THERE have been plenty of mothers depicted in film – good mothers, bad mothers, evil, tragic and heroic alike.From Sarah Connor in Terminator and Wendy Torrance in The Shining to Margaret White in Carrie and Joan Crawford in Mommie Dearest, we have seen endless mums on the big screen over the years.But Sandra Bullock, herself a mother-of-two, is adamant that we rarely see the full complications that come with raising children.She hopes to change that with her new film, Bird Box, in which she plays Malorie, who is desperate to save her two children when a mysterious force starts wiping out the world's population."Before I made this film, I knew the way motherhood has been represented on film needed to not just change," she says, "but it needed to expand, because the complexities of being a mum have not been fully represented cinematically."And Malorie is someone who is not a natural parent, or at least you think so. This is not someone who has a natural inclination to be a mum, … [Read more...] about Sandra Bullock: We need to change film’s fairytale idea of what motherhood looks like
They look like people
Aleanna Siacon Detroit Free Press Published 12:43 PM EST Dec 10, 2018 Sporting a red velvet suit and round wire spectacles, Jeryn Calhoun, a 62-year-old licensed social worker from Roseville, has been suiting up for BLAC Detroit and Metro Parent magazine's Black Santa Photo Experience for the past four years. The annual event, scheduled for Dec. 15-16, "celebrates diversity," according to BLAC Detroit, and it's grown substantially since it first started at the magazine's Ferndale office. A spokeswoman for Metro Parent Media Group said 2,500 kids preregistered to take photos with Santa at the Southfield Pavilion next weekend. "We have such a big turnout. It's just something different," Calhoun said. "They just like to see that they can see a Santa that's ... closer to what they look like." Calhoun, a social worker at the Northeast Guidance Center on Detroit's east side, said his journey to becoming Santa started when the agency asked him to dress up for an … [Read more...] about Black Santa says, ‘Yes, Santa can look like you’
A NEW generation of speed cameras tracking every inch of car journeys are being introduced. The average speed cameras can snare drivers day or night in a bid to curb crashes. What are the new super 'Yellow Vulture' speed cameras? The cameras feature new LED infrared equipment which, as well as catching speeders, can snare drivers who aren't wearing their seatbelt. They can also bust people using their phone. Drivers eating, drinking or smoking when they're meant to be keeping their eye on the road are also clocked, Devon Live reports. What do they look like? They are yellow boxes and are positioned high up. But the infrared kit are positioned on poles which are 20 yards before the main box. BUG CRUSHED Volkswagen to axe production of its iconic Beetle to focus on electric motors PUT THE PEDAL DOWN World’s first calorie-burning car is like something from The Flintstones LAST CHANCE SALOON Vote now in The Sun Motor Awards for your chance to win a dream holiday … [Read more...] about What are the new super ‘Yellow Vulture’ speed cameras, what do they look like and where are they located?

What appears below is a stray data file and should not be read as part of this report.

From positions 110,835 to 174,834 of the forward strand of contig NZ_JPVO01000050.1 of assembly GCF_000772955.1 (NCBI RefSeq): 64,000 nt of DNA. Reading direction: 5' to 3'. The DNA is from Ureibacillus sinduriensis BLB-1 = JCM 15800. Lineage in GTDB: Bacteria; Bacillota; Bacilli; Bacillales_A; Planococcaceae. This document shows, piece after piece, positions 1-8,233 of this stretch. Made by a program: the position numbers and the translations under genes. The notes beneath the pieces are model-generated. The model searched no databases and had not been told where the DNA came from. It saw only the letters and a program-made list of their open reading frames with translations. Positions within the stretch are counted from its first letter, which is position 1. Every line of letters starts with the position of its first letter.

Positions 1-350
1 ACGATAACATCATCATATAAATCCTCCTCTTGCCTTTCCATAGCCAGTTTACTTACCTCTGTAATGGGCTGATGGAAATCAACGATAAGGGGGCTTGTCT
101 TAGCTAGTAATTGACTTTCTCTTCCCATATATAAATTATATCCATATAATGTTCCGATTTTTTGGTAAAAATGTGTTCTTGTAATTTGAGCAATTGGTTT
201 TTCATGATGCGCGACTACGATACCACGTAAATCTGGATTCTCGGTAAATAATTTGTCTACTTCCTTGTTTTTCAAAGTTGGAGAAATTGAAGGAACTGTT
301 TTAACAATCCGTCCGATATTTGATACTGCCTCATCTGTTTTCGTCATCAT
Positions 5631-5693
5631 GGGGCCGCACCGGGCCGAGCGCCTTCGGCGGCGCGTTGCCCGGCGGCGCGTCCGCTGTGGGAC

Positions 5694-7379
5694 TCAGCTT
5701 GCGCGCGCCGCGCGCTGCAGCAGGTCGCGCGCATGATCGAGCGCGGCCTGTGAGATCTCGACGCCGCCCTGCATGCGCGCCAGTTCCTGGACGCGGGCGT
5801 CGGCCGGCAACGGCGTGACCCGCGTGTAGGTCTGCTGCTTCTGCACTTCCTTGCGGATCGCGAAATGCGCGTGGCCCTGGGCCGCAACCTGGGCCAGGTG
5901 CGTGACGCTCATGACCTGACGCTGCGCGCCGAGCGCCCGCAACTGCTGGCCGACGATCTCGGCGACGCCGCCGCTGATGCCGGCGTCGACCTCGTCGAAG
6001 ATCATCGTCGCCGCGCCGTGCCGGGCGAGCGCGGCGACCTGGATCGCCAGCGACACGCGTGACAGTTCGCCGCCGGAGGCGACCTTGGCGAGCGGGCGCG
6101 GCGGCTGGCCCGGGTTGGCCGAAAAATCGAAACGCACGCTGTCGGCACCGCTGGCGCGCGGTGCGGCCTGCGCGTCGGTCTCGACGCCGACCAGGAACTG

Sections SEARCH Skip to content Skip to site index Business Day Subscribe Log In Subscribe Log In Advertisement Supported by ByNeal E. Boudette March 29, 2018 Just a year ago, Tesla looked like a rising force destined to revolutionize the auto industry. Its battery-powered Model S sedan was the rage among luxury-car buyers. Its Autopilot system seemed far ahead of its competitors in self-driving technology. Its chief executive, Elon Musk, was promising that the more affordable Model 3 would soon roll off its assembly line and bring emission-free driving to the masses. Wall Street was enraptured. Tesla’s market value rose to surpass that of either General Motors or Ford, car companies with a century of experience. What a rough ride it’s been since then. Not only has the Model 3’s introduction been mired in glitches and delays — “manufacturing hell,” as Mr. Musk put it — but Tesla’s driverless … [Read more...] about Tesla Looked Like the Future. Now Some Ask if It Has One.
Sections SEARCH Skip to content Skip to site index Business Day Subscribe Log In Subscribe Log In Advertisement Supported by ByNeal E. Boudette April 3, 2018 Tesla began producing electric cars at its plant in Fremont, Calif., six years ago, starting with small quantities and ramping up to about 100,000 vehicles last year. Now, as it tries to double or triple that number, the company and its chief executive, Elon Musk, are getting a lesson in how hard it is to mass-produce automobiles. On Tuesday, Tesla reported that it had managed to increase production of a crucial new model in the first quarter of 2018, although it remained well short of the company’s already lowered target. At the same time, it encountered a new hitch — a drop in sales of its two established products, the Model S sedan and Model X sport-utility vehicle. The company is counting on the success of the new offering, the Model 3, to increase revenue and help pare … [Read more...] about For Tesla, ‘Production Hell’ Looks Like the Reality of the Car Business